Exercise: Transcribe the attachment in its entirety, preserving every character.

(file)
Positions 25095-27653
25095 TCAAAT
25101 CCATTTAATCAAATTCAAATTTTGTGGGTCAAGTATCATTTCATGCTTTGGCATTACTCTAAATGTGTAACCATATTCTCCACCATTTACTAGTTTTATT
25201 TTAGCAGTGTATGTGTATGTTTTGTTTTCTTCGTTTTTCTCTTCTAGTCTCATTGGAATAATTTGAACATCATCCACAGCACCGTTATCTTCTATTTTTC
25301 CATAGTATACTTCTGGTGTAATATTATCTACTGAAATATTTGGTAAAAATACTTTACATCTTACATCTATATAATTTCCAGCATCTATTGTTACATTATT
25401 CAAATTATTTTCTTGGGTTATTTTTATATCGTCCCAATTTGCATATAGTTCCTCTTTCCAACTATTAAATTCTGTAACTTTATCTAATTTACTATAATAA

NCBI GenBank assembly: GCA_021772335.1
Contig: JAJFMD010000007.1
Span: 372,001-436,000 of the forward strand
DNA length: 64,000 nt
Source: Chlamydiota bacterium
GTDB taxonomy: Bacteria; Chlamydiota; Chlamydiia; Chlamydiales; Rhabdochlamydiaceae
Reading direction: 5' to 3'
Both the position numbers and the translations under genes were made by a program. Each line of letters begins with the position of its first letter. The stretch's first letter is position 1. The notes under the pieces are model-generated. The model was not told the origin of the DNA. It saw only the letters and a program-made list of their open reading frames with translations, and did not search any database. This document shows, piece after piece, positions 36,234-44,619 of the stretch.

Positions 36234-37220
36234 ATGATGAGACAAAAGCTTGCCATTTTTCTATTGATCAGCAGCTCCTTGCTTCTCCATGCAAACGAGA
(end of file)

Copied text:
Positions 25095-27653
25095 TCAAAT
25101 CCATTTAATCAAATTCAAATTTTGTGGGTCAAGTATCATTTCATGCTTTGGCATTACTCTAAATGTGTAACCATATTCTCCACCATTTACTAGTTTTATT
25201 TTAGCAGTGTATGTGTATGTTTTGTTTTCTTCGTTTTTCTCTTCTAGTCTCATTGGAATAATTTGAACATCATCCACAGCACCGTTATCTTCTATTTTTC
25301 CATAGTATACTTCTGGTGTAATATTATCTACTGAAATATTTGGTAAAAATACTTTACATCTTACATCTATATAATTTCCAGCATCTATTGTTACATTATT
25401 CAAATTATTTTCTTGGGTTATTTTTATATCGTCCCAATTTGCATATAGTTCCTCTTTCCAACTATTAAATTCTGTAACTTTATCTAATTTACTATAATAA

NCBI GenBank assembly: GCA_021772335.1
Contig: JAJFMD010000007.1
Span: 372,001-436,000 of the forward strand
DNA length: 64,000 nt
Source: Chlamydiota bacterium
GTDB taxonomy: Bacteria; Chlamydiota; Chlamydiia; Chlamydiales; Rhabdochlamydiaceae
Reading direction: 5' to 3'
Both the position numbers and the translations under genes were made by a program. Each line of letters begins with the position of its first letter. The stretch's first letter is position 1. The notes under the pieces are model-generated. The model was not told the origin of the DNA. It saw only the letters and a program-made list of their open reading frames with translations, and did not search any database. This document shows, piece after piece, positions 36,234-44,619 of the stretch.

Positions 36234-37220
36234 ATGATGAGACAAAAGCTTGCCATTTTTCTATTGATCAGCAGCTCCTTGCTTCTCCATGCAAACGAGA